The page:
I’ll bad perfectly honest, the reason why I’m so vocal about discrimination and prejudices toward the LGBT+ community is because I can partly ( I emphasise partly) because of my own struggles in the past about my own sexuality, the self – hatred and, for a time, a fear of a homophobic backlash from people I cared about (that was more before I identified as asexual). For a brief while in my mid high school years, it did lead to some nastiness from certain peers in my year. That lead to some years on my part of confusion, fear of losing friends (family not so much) and self – hatred. Now I know that what I’ve listed is quite tame than what a lot of  LGBT+ people go through. These are just my experiences that I believe have lead me to believe in certain things the way I do.

Can everybody empathise with a marginalised group? Yes. But I think we all have to be aware of when our genuine understanding of another person’s experiences are limited, or, frankly don’t exist at all. That’s why I find it so refreshing when I hear stories of asexual people actually being able to tell their own stories rather than have someone else telling the story, and frankly, sometimes, I believe, misrepresenting asexual people one way or another.

What are you passionate about? What life events have made you driven to that passion? ( you don’t have to go into detail if you don’t want to)

Empathy Should Go Both Ways

Fact: Most people take sexual feelings/ identity for granted. And they can’t help it, just as we, members of the asexual community can’t help not being able to experience sexual attraction no matter how hard we try or wish it wasn’t so.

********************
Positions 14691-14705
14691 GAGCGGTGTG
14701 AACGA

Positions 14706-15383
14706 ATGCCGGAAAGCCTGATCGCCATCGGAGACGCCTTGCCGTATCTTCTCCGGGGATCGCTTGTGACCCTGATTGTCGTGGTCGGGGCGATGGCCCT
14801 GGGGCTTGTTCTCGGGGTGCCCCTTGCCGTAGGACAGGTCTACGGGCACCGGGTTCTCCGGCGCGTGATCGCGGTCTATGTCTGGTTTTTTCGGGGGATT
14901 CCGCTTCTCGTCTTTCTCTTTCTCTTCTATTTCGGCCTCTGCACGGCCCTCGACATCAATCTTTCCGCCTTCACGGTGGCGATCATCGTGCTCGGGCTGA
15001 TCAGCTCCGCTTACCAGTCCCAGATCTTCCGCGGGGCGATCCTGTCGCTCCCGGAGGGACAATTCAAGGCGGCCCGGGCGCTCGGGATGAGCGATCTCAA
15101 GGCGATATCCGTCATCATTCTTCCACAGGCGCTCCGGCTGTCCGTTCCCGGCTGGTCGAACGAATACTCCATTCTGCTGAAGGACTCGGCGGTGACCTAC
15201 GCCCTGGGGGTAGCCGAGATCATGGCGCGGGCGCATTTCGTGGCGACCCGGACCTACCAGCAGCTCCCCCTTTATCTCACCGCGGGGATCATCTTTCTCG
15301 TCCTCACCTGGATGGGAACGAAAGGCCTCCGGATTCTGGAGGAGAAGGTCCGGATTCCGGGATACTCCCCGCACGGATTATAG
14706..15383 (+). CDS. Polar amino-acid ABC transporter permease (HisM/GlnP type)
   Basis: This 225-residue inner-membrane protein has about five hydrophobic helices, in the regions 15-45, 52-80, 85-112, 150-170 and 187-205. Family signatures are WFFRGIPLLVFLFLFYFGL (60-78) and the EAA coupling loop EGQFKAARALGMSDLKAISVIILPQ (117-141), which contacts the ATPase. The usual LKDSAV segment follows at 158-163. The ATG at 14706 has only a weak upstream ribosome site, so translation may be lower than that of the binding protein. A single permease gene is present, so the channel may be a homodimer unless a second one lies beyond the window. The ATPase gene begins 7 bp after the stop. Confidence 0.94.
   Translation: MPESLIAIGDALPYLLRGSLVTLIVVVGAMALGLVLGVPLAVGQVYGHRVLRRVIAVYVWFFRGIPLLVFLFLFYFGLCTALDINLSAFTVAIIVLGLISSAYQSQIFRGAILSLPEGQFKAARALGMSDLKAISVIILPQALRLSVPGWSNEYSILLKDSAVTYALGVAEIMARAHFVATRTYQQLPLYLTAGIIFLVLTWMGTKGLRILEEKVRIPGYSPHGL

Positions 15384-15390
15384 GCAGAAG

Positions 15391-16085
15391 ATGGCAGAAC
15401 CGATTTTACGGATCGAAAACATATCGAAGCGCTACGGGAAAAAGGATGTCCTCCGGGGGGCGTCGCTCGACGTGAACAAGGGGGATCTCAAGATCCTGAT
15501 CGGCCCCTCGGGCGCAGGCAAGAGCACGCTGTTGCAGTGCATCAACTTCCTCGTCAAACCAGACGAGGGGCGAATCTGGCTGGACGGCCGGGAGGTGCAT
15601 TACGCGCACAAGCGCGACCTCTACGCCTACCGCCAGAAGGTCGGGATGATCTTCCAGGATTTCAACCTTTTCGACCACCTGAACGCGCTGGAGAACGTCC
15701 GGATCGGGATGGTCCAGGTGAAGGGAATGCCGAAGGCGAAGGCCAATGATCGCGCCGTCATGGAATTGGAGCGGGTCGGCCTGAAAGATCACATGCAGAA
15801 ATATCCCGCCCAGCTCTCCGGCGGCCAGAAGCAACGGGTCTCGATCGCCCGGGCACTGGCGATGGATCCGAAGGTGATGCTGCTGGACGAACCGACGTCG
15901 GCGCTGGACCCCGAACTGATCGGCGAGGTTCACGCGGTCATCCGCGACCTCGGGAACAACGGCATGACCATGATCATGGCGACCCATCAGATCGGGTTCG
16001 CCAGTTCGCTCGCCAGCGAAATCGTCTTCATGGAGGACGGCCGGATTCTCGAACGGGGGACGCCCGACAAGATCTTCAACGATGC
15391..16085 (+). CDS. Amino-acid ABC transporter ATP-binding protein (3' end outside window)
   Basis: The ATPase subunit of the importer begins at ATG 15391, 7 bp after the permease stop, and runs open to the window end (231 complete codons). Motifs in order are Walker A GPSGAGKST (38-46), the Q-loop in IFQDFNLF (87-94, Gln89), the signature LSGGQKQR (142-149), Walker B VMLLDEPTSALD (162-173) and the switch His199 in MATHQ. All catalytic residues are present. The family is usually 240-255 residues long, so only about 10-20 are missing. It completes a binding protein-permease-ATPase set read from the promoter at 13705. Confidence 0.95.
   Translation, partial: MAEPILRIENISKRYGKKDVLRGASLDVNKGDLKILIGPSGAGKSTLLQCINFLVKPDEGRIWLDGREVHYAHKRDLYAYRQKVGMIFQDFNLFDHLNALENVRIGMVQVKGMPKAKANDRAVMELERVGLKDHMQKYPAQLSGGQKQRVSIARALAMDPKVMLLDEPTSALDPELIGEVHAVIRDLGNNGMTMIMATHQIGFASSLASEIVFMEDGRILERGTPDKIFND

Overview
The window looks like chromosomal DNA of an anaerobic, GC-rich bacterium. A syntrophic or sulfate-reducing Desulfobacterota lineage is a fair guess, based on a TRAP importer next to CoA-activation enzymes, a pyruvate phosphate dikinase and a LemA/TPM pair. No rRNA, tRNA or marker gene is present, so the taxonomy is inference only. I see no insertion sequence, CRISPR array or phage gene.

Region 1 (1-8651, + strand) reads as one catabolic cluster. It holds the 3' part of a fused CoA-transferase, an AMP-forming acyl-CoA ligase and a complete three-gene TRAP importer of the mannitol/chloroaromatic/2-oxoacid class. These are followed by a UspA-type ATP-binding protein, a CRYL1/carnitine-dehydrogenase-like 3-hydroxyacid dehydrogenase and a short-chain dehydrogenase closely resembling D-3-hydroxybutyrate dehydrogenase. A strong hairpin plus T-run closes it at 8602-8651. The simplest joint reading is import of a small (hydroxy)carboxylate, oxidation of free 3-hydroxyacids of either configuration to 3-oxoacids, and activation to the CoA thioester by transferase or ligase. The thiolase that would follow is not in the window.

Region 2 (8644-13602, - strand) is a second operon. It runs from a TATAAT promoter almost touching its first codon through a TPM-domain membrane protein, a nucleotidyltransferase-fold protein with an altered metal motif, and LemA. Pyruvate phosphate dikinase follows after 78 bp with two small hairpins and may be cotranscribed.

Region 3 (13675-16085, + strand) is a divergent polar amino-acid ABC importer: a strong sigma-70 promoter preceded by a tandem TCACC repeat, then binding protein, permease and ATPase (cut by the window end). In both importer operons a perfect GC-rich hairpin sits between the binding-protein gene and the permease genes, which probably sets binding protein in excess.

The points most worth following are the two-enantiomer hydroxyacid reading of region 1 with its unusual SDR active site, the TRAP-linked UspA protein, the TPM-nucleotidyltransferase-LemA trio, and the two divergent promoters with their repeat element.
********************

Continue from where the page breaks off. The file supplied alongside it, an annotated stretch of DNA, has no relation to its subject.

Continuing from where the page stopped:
Many of us try to gain empathy from non – aces, sometimes with success, sometimes not. But do we understand their viewpoint? if you grow up, for example in an environment where you’re family (brothers/ sisters, parents, family friends, etc), are all straight, then you grow up yourself, starting from purberty, feeling sexual attraction to the opposite sex, you didn’t have to question it, you just were, by nature, you probably lack a level of genuine understanding of what someone who isn’t cisgender and straight go through.

The asexual community has been trying to gain acceptance and understanding from allosexuals, sometimes for a long time. It can be frustrating, I get it. It can be scary, I definitely get that. But like they can’t expect us to know what it’s like to experience sexual attraction (or lack it, at least now), we can’t expect others to immediately empathise with us about our asexuality. Society takes sexuality for granted, largely because people naturally, through no fault of their own, take their sexuality for granted. I’m not saying that we should expect and accept teasing or abuse of any sort, but we should be open – minded and maybe view it from their viewpoint as well.

Think of it this way to; asexual advocacy and visibility has only been very recent. Most of society, education included, hasn’t grappled with it for very long (if it’s started to at all). Yes, some of the ignorance and at times misinformation that the media, for example spouts can be annoying, and even hurtful, frankly. But I want to believe that most people really do have good intentions. Hope that’s not being too naive.

So, I think we should be open to questions, maybe willing to offer sources of information, (e.g. AVEN and other websites), for us bloggers, to keep writing about our experiences and our thoughts, feelings and discoveries, and hopefully, one day, we’ll get to a point where it won’t be necessary any more and we can all just be happy and accept each other and have a huge cuddle party!